Tomorrow, June 21, is the summer solstice. On the occasion, the Solomon R. Guggenheim Museum will open the doors on a major solo show of the work of James Turrell, called simply James Turrell. It’s a fitting day to open an exhibition on the American artist. Since the 1960s, Turrell has developed a diverse body of work that uses light as material and medium. The centerpiece of the show is Aten Reign, a site-specific installation that fills Frank Lloyd Wright’s famous rotunda. Made from a series of interlocking fabric cones that relate to the Guggenheim’s interior ramps, Aten Reign interlaces the prevailing daylight with subtly changing color fields produced by concealed LED fixtures. Viewed from below, on reclining benches or lying flat on the floor, with the gentle bubbling of the Guggenheim’s fountain providing aural accompaniment, the installation provides a meditative, perception altering experience.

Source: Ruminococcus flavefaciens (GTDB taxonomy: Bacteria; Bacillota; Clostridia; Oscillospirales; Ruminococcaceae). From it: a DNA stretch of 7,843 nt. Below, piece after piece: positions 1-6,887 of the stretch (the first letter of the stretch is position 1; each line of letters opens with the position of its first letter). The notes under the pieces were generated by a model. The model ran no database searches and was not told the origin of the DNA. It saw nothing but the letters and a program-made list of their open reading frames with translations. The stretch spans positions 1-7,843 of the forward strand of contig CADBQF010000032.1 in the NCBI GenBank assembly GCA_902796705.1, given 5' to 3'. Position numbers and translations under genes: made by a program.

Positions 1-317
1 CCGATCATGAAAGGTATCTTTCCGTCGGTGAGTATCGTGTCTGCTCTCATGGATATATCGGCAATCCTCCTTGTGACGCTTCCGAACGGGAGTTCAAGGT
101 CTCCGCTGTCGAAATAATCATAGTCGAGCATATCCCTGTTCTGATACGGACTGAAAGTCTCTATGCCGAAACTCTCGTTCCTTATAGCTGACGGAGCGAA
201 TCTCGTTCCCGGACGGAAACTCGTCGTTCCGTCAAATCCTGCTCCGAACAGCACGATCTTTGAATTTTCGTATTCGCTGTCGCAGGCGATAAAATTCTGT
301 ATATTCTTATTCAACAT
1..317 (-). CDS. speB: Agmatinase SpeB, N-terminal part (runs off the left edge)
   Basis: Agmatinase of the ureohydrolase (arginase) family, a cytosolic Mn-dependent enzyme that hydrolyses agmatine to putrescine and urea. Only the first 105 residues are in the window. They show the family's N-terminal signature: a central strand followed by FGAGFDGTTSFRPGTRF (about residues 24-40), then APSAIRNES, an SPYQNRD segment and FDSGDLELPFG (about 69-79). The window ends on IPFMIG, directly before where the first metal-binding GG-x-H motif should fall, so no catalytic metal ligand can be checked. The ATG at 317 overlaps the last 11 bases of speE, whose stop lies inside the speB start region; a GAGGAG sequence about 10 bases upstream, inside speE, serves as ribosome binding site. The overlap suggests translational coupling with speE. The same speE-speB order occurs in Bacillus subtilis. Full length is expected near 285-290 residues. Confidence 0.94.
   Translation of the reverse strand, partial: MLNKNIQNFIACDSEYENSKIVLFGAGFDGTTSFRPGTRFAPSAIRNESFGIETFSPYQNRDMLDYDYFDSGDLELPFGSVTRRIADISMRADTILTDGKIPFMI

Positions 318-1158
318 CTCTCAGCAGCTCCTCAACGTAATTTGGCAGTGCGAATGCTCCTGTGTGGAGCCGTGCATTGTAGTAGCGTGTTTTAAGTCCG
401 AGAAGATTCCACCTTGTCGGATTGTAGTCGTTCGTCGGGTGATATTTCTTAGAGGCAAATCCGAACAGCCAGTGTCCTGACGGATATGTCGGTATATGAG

Consensus among the city’s political players is growing in favor of the relocation of Madison Square Garden from its home atop Penn Station. Yesterday, City Council held a public hearing to discuss the future of the Garden and the overcrowded train terminal. Filmmaker Spike Lee, surrounded by an entourage of former Knicks players, testified on behalf of the Garden. According to the Wall Street Journal, City Council Speaker Christine Quinn expressed her support of a ten-year term limit for the arena in a letter addressed to the Garden’s President and CEO, Hank Ratner, on Wednesday. The owners of the arena have requested a permit in perpetuity, however, several government officials and advocacy groups—including Borough President Scott Stringer, the Municipal Art Society (MAS), and the Regional Plan Association—have called for limiting the permit to 10 years. This comes after the City Planning Commission voted unanimously for a 15-year permit extension.
After a 16-year tenure as director of The Museum of Arts and Design (MAD), Holly Hotchner stepped down from her position. Under her guidance, MAD has been transformed into a significant cultural institution, attracting more than 400,000 visitors annually. Hotchner’s leadership ends on the occasion of the 5th anniversary of the museum’s new location. Hotchner wrote, in a statement, “that it would be best for the institution I have nurtured and love to build upon all that has been achieved and move forward into the future with new leadership.”